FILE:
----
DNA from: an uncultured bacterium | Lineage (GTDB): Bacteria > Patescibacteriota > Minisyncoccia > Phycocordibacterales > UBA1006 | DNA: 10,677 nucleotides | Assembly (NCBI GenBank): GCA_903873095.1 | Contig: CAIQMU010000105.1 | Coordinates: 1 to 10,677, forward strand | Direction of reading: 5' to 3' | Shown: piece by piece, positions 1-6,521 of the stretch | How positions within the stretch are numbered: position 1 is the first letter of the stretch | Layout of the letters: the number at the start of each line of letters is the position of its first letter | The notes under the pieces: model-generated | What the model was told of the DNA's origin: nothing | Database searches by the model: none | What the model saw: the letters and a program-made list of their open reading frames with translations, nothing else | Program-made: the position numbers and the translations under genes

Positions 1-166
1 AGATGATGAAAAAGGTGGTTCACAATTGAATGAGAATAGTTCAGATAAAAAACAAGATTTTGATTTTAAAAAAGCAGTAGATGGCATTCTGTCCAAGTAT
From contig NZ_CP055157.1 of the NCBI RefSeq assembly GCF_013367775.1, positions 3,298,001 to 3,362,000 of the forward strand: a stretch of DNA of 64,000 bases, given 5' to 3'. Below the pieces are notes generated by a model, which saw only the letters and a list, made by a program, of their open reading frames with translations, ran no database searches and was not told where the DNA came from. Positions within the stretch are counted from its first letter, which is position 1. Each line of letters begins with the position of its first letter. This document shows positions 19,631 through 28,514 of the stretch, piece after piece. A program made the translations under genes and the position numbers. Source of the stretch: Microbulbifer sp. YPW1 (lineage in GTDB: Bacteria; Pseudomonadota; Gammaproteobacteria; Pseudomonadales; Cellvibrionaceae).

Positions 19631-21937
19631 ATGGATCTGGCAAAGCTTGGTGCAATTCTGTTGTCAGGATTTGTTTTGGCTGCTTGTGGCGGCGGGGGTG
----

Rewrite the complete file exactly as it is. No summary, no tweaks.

DNA from: an uncultured bacterium | Lineage (GTDB): Bacteria > Patescibacteriota > Minisyncoccia > Phycocordibacterales > UBA1006 | DNA: 10,677 nucleotides | Assembly (NCBI GenBank): GCA_903873095.1 | Contig: CAIQMU010000105.1 | Coordinates: 1 to 10,677, forward strand | Direction of reading: 5' to 3' | Shown: piece by piece, positions 1-6,521 of the stretch | How positions within the stretch are numbered: position 1 is the first letter of the stretch | Layout of the letters: the number at the start of each line of letters is the position of its first letter | The notes under the pieces: model-generated | What the model was told of the DNA's origin: nothing | Database searches by the model: none | What the model saw: the letters and a program-made list of their open reading frames with translations, nothing else | Program-made: the position numbers and the translations under genes

Positions 1-166
1 AGATGATGAAAAAGGTGGTTCACAATTGAATGAGAATAGTTCAGATAAAAAACAAGATTTTGATTTTAAAAAAGCAGTAGATGGCATTCTGTCCAAGTAT
From contig NZ_CP055157.1 of the NCBI RefSeq assembly GCF_013367775.1, positions 3,298,001 to 3,362,000 of the forward strand: a stretch of DNA of 64,000 bases, given 5' to 3'. Below the pieces are notes generated by a model, which saw only the letters and a list, made by a program, of their open reading frames with translations, ran no database searches and was not told where the DNA came from. Positions within the stretch are counted from its first letter, which is position 1. Each line of letters begins with the position of its first letter. This document shows positions 19,631 through 28,514 of the stretch, piece after piece. A program made the translations under genes and the position numbers. Source of the stretch: Microbulbifer sp. YPW1 (lineage in GTDB: Bacteria; Pseudomonadota; Gammaproteobacteria; Pseudomonadales; Cellvibrionaceae).

Positions 19631-21937
19631 ATGGATCTGGCAAAGCTTGGTGCAATTCTGTTGTCAGGATTTGTTTTGGCTGCTTGTGGCGGCGGGGGTG